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Yorkshire and Humber councils share frustration over central government funding with ICE President

10 March 2023

Keith Howells met with local industry stakeholders on a visit to Yorkshire.

Yorkshire and Humber councils share frustration over central government funding with ICE President
Humber Bridge spans the Humber estuary, a region of economic significance. Image credit: Shutterstock

Last week, accompanied by one of my Future Leaders (Kyle McLean), I visited Leeds to attend the ICE Yorkshire and Humber annual dinner and awards.

We also held a roundtable discussion with people from a range of organisations, including:

Decarbonising transport

The discussion covered plans and activities in the region to decarbonise transportation through public transport improvements and active travel schemes being implemented by the city/county councils and combined authorities, as well as the challenges of improving east-west rail links.

The differences between carbon neutrality and net zero were debated, as well as the need to simplify and scale up electric vehicle (EV) charging arrangements.

Protecting the Humber estuary region

We also discussed flooding around the Humber estuary.

Due to its economic importance and the scale of tidal and riverine flood risk, the Environment Agency and 12 local authorities are working in partnership to develop a strategy (Humber 2100+) that will support sustainable growth for the next 100 years.

There are over half a million people and tens of thousands of businesses within the area, which includes critical road, rail and energy infrastructure.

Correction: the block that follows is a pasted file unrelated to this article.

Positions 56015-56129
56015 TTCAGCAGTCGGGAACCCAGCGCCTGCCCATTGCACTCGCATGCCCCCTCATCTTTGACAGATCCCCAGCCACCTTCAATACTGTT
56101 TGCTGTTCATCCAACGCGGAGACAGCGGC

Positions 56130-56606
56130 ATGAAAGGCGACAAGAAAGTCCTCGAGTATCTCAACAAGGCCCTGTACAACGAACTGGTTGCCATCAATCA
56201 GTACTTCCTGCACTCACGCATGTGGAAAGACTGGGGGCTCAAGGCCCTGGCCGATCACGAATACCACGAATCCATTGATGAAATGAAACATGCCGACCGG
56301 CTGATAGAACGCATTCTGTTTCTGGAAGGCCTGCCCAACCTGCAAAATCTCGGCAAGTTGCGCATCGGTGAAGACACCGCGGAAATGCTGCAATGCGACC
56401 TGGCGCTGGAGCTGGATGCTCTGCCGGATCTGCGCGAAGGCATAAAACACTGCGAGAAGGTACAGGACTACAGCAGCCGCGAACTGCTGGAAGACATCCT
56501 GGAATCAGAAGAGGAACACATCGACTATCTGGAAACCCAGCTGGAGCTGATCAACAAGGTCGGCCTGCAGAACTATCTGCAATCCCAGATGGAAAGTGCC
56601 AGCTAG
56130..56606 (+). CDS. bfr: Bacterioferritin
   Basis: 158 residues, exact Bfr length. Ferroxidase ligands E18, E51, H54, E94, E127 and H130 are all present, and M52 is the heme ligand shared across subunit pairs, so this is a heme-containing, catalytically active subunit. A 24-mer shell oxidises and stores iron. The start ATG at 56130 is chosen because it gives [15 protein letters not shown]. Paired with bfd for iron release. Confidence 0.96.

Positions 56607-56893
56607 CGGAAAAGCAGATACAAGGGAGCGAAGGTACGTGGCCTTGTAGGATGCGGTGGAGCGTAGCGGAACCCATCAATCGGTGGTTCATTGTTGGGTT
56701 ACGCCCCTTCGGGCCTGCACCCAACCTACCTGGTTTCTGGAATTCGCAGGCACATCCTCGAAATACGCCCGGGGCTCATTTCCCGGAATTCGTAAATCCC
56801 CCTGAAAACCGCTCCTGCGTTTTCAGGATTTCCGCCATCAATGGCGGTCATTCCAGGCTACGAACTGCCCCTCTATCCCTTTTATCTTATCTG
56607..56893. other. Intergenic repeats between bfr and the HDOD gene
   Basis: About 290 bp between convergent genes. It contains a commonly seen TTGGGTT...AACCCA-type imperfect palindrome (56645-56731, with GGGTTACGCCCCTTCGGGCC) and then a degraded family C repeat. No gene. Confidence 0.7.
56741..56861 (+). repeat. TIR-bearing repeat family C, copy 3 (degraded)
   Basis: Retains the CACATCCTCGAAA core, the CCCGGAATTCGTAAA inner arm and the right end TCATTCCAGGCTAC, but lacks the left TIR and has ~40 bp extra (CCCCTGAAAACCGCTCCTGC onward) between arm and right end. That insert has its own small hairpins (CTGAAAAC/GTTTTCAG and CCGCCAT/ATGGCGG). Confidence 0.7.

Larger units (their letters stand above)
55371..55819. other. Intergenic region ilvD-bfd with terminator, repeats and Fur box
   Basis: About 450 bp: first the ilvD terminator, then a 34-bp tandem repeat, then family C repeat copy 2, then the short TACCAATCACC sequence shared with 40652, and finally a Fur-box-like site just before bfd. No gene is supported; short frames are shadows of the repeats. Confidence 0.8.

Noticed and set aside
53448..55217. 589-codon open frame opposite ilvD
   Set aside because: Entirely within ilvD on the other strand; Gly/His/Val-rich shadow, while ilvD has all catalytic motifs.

It is an important industrial area with its ports handling 14% of the UK’s trade.

The area is an internationally significant natural asset for people and wildlife, particularly for overwintering birds, and has valuable intertidal habitat.

Frustration with central government funding processes

A substantial part of the discussion focused on the local authorities’ ability to access central government funding.

With a significant number of funding 'pots' to bid for (around 16), each with its own rules and timetables, there is significant frustration at the local level with the level of effort needed to bid for funds and the limited timeframes within which these funds can be spent once secured.

This means that there is often insufficient time for schemes to be properly planned and developed.

Long delays in awards also lead to cost inflation and require additional funding requests to enable progress.

The UK Infrastructure Bank representative was keen to understand how the bank might be able to provide support going forward.

The discussion concluded with a debate on renewable energy and the fact that the existing transmission infrastructure in the region made it a good location for interconnectors with Europe and for feeding energy generated by offshore wind into the grid.

There was also discussion around the low priority afforded to tidal schemes when those which are close to centres of demand could be economic given that transmission and grid connection costs would be low.

An evening of celebration

Some 175 ICE members and guests attended the annual dinner at the Marriott Hotel.

Project awards, QUEST scholarships and presidential gifts were awarded to the deserving recipients, and it was a great opportunity for members in the region to meet and enjoy an evening of celebration.

A big thank you to Steena Nasapen-Watson, ICE regional director, and Kate Lloyd (who will be providing maternity cover for Steena), as well as to Bryan Penny, vice-chair of the Regional Committee, for stepping in at the last minute to make the opening address at the dinner, and to the other Regional Committee members for their support during my visit.

Thanks also to all those who helped with the arrangements

  • Keith Howells, president 2022/23 at Institution of Civil Engineers